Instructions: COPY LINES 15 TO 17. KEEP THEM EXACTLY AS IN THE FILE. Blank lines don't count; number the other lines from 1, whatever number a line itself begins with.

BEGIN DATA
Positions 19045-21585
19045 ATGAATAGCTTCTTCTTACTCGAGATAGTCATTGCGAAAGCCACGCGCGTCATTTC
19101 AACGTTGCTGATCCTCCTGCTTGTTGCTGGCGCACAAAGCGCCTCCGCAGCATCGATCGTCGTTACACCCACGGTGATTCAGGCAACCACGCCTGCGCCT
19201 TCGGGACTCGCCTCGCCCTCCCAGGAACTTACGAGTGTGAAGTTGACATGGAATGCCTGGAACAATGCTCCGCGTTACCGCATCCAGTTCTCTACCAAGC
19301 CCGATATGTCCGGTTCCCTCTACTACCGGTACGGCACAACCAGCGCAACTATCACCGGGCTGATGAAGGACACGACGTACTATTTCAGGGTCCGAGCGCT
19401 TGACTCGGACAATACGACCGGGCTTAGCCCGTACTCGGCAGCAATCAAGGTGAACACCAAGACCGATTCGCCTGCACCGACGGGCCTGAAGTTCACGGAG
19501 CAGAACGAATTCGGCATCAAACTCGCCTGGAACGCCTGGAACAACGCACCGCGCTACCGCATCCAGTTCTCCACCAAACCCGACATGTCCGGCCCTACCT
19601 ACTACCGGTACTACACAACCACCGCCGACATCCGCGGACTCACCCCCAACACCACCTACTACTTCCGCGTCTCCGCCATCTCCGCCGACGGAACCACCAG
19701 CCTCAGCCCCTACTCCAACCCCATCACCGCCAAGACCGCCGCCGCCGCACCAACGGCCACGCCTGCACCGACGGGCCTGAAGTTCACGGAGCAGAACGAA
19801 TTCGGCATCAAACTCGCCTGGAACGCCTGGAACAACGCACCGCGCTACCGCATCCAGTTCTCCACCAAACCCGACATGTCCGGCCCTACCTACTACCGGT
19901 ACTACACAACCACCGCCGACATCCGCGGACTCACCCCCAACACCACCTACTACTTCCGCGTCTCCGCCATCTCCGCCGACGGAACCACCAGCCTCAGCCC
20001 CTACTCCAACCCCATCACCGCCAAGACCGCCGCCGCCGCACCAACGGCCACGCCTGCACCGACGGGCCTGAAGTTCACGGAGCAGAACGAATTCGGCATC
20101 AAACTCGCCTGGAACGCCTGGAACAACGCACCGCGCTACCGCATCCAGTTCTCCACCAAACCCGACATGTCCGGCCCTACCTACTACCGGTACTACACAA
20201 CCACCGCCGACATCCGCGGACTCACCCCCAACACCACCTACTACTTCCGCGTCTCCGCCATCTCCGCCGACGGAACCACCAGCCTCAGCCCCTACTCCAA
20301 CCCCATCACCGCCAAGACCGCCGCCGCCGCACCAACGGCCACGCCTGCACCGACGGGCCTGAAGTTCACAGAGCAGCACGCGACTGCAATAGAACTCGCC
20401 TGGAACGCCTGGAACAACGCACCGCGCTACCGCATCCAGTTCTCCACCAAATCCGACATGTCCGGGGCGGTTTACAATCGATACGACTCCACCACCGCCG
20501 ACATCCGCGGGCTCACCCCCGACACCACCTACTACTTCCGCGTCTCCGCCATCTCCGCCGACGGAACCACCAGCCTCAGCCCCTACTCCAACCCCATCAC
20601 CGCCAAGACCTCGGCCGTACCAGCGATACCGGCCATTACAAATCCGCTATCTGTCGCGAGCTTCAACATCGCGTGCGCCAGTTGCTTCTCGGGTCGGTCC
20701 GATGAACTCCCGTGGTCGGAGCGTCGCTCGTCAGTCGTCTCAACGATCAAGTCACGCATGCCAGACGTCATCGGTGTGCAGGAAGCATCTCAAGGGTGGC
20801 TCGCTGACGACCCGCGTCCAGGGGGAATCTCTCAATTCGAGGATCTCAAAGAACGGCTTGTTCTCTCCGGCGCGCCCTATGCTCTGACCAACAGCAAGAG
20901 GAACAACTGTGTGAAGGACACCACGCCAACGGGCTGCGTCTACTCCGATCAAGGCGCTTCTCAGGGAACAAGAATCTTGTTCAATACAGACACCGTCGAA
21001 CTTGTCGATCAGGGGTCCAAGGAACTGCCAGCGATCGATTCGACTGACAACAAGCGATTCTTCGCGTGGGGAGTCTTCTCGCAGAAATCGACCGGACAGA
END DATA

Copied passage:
20301 CCCCATCACCGCCAAGACCGCCGCCGCCGCACCAACGGCCACGCCTGCACCGACGGGCCTGAAGTTCACAGAGCAGCACGCGACTGCAATAGAACTCGCC
20401 TGGAACGCCTGGAACAACGCACCGCGCTACCGCATCCAGTTCTCCACCAAATCCGACATGTCCGGGGCGGTTTACAATCGATACGACTCCACCACCGCCG
20501 ACATCCGCGGGCTCACCCCCGACACCACCTACTACTTCCGCGTCTCCGCCATCTCCGCCGACGGAACCACCAGCCTCAGCCCCTACTCCAACCCCATCAC